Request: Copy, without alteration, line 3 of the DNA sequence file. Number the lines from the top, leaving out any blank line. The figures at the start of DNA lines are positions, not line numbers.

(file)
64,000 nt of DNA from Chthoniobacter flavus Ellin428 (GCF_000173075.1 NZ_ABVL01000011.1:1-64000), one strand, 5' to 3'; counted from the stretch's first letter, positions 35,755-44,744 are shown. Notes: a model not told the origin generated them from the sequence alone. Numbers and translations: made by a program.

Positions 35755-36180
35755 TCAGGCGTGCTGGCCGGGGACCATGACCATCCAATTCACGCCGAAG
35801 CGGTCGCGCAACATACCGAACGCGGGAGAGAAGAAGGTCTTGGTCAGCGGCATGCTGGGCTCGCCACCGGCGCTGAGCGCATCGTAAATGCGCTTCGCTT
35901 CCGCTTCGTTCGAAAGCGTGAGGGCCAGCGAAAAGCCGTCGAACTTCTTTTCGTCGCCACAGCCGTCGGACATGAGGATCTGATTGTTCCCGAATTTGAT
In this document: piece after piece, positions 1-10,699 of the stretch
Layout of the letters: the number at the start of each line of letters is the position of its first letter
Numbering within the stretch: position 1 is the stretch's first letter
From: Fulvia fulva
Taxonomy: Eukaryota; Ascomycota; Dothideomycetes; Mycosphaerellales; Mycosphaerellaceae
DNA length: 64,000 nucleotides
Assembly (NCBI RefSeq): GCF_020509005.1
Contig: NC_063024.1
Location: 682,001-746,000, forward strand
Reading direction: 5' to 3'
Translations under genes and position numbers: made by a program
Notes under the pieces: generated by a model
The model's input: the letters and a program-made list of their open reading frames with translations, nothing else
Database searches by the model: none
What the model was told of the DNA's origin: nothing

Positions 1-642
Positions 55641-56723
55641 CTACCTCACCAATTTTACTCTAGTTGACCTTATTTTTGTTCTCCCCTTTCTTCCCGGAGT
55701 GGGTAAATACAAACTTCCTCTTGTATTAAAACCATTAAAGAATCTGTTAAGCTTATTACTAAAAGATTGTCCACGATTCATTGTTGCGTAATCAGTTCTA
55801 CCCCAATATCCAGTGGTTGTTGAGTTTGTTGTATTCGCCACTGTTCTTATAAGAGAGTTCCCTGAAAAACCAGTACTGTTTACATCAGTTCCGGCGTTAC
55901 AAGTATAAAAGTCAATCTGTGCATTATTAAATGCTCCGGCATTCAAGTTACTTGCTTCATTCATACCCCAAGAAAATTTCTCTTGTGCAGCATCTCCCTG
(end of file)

35755 TCAGGCGTGCTGGCCGGGGACCATGACCATCCAATTCACGCCGAAG